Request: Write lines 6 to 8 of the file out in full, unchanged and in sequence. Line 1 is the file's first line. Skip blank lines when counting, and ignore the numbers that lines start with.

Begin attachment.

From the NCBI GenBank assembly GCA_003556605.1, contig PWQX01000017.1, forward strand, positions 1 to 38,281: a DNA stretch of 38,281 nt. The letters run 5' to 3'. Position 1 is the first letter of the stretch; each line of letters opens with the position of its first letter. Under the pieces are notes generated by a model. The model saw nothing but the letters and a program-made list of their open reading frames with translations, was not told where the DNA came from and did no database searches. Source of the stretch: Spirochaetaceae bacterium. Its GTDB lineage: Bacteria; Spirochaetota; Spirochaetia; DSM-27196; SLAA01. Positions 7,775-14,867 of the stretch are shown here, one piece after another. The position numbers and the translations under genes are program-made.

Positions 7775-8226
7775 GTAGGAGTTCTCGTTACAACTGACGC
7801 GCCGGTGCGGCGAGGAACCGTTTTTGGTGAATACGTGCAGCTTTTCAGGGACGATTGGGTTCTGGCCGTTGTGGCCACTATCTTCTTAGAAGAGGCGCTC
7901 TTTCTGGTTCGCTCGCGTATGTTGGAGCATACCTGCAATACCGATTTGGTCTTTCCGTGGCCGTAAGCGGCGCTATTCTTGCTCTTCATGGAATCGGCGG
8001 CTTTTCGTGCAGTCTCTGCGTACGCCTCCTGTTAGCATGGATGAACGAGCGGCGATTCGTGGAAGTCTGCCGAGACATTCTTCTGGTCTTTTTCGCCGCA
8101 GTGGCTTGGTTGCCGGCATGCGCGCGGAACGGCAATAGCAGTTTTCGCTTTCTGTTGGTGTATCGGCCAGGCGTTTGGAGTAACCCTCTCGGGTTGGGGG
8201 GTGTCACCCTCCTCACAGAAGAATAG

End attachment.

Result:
8001 CTTTTCGTGCAGTCTCTGCGTACGCCTCCTGTTAGCATGGATGAACGAGCGGCGATTCGTGGAAGTCTGCCGAGACATTCTTCTGGTCTTTTTCGCCGCA
8101 GTGGCTTGGTTGCCGGCATGCGCGCGGAACGGCAATAGCAGTTTTCGCTTTCTGTTGGTGTATCGGCCAGGCGTTTGGAGTAACCCTCTCGGGTTGGGGG
8201 GTGTCACCCTCCTCACAGAAGAATAG